Install Theme



(Source: trespuntouno, via sluttyoliveoil)

(Source: 666darko, via yourkillerqueen)

(via matulog)

(Source: societyisself, via boywithed)

(via vanillish)

(Source: tutsimmerweh, via boywithed)


This made me laugh

(via ixnay-on-the-oddk)


Remember when Dexter ate a giant burrito and thought he was going to die but it turned out he just had to fart.

(via yerassisgrass)

(Source: trillxonxem, via yeezytaughtme)

Eski ama çok sıkı kampanya: “Elinizden bırakamayacağınız kitaplar.”

Ajans: S&S, Malezya

(Source: reklamalemi, via fikibok)


John Henry Fuseli, The Nightmare, 1781.

The Nightmare is a 1781 oil painting by Anglo- Swiss artist Henry Fuseli. Since its creation, it has remained Fuseli’s best-known work. With its first exhibition in 1782 at the Royal Academy of London, the image became famous; an engraved version was widely distributed and the painting was parodied in political satire. Due to its fame, Fuseli painted at least three other versions of the painting.

Interpretations of The Nightmare have varied widely. The canvas seems to portray simultaneously a dreaming woman and the content of her nightmare. The incubus and the horse’s head refer to contemporary belief and folklore about nightmares, but have been ascribed more specific meanings by some theorists. Contemporary critics were taken aback by the overt sexuality of the painting, which has since been interpreted by some scholars as anticipating Freudian ideas about the unconscious.

Contemporary critics often found the work scandalous due to its sexual themes. A few years before he painted The Nightmare, Fuseli had fallen passionately in love with a woman named Anna Landholdt in Zürich, while he was travelling from Rome to London. Landholdt was the niece of his friend, the Swiss physiognomist Johann Kaspar Lavater. Fuseli wrote of his fantasies to Lavater in 1779:

"Last night I had her in bed with me—tossed my bedclothes hugger-mugger—wound my hot and tight-clasped hands about her—fused her body and soul together with my own—poured into her my spirit, breath and strength. Anyone who touches her now commits adultery and incest! She is mine, and I am hers. And have her I will.…"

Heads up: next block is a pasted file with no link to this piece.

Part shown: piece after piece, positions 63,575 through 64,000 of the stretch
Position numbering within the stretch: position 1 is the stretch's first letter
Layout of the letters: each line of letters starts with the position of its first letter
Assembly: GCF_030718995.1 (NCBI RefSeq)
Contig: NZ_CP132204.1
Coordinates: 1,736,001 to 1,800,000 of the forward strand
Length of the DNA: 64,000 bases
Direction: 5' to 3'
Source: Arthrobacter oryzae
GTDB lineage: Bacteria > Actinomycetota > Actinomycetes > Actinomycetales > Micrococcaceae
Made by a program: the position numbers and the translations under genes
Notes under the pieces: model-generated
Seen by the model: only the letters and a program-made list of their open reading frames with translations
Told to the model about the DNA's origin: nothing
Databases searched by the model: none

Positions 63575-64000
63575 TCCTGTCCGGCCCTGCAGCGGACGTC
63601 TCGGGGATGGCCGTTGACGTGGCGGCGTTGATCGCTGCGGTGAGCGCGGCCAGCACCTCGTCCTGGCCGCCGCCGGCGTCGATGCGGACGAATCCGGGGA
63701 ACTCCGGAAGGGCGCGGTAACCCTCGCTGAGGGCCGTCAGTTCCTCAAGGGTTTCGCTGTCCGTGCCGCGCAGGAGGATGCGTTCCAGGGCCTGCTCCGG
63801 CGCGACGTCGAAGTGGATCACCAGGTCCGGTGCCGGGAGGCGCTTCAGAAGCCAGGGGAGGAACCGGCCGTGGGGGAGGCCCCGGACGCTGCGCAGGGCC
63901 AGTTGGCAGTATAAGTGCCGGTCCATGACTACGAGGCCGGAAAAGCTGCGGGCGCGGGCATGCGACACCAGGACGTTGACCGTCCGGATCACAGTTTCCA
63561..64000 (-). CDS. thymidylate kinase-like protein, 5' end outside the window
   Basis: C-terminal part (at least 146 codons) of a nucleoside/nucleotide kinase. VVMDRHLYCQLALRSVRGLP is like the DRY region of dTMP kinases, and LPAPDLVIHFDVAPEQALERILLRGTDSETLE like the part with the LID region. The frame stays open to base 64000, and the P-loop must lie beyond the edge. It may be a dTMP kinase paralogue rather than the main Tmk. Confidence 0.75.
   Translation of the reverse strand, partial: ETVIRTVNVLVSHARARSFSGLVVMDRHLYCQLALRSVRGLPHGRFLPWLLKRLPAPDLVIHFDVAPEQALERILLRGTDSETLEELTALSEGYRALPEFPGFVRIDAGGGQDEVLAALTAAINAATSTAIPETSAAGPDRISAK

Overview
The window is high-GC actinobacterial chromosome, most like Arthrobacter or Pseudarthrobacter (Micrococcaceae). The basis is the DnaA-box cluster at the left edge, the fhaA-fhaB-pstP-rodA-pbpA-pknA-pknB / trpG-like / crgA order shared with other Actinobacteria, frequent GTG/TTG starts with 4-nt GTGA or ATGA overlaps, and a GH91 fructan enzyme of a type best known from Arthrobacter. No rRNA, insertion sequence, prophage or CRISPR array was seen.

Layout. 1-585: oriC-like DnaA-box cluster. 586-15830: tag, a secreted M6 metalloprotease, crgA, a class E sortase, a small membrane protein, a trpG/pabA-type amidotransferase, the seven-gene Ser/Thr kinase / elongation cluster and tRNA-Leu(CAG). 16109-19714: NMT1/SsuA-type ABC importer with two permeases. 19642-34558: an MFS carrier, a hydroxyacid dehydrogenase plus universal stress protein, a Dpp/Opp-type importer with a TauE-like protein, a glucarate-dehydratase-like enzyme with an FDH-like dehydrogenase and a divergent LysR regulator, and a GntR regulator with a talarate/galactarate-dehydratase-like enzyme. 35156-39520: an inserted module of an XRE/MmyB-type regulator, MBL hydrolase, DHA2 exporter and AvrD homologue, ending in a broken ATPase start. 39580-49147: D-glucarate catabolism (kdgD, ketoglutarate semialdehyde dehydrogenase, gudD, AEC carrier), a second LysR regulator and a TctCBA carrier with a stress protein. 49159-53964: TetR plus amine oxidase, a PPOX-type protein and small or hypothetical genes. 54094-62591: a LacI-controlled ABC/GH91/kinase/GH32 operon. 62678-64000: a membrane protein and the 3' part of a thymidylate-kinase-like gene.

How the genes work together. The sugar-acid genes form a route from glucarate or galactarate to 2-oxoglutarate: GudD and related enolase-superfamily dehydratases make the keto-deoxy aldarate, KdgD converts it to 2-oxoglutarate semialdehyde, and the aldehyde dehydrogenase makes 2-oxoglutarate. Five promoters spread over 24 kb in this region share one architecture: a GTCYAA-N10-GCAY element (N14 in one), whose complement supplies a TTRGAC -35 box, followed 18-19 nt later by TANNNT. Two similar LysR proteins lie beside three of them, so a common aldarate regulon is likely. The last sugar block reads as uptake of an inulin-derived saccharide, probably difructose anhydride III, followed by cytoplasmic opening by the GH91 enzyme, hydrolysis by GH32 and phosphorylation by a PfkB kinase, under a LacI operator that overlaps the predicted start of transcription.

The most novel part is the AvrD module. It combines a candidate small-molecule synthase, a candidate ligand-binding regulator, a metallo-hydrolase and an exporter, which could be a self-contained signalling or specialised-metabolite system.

Fuseli’s marriage proposal met with disapproval from the woman’s father, and in any case Fuseli’s love seems to have been unrequited—Landholdt married a family friend soon after. The Nightmare, then, can be seen as a personal portrayal of the erotic aspects of love lost. Art historian H. W. Janson suggests that the sleeping woman represents Landholdt and that the demon is Fuseli himself. Bolstering this claim is an unfinished portrait of a girl on the back of the painting’s canvas, which may portray Landholdt. Anthropologist Charles Stewart, in his study of erotic dreams and nightmares, characterises the sleeping woman as “voluptuous,” and one scholar of the Gothic describes her as lying in a “sexually receptive position.” In Woman as Sex Object (1972), Marcia Allentuck similarly argues that the painting’s intent is to show female orgasm. This is supported by Fuseli’s sexually overt and even pornographic private drawings (e.g., Symplegma of Man with Two Women, 1770–78). Fuseli’s painting has been considered representative of sublimated sexual instincts. Related interpretations of the painting view the incubus as a dream symbol of male libido, with the sexual act represented by the horse’s intrusion through the curtain. Fuseli himself provided no commentary on his painting.

The Royal Academy exhibition brought Fuseli and his painting enduring fame. The exhibition included Shakespeare-themed works by Fuseli, which won him a commission to produce eight paintings for publisher John Boydell’s Shakespeare Gallery. One version of The Nightmare hung in the home of Fuseli’s close friend and publisher Joseph Johnson, gracing his weekly dinners for London thinkers and writers. 

Fuseli painted other versions of The Nightmare following the success of the first; at least three other versions survive. The other important canvas was painted between 1790 and 1791 and is held at the Goethe Museum in Frankfurt. It is smaller than the original, and the woman’s head lies to the left; a mirror opposes her on the right. The demon is looking at the woman rather than out of the picture, and it has pointed, catlike ears. The most significant difference in the remaining two versions is an erotic statuette of a couple on the table.

(via wackospecialist)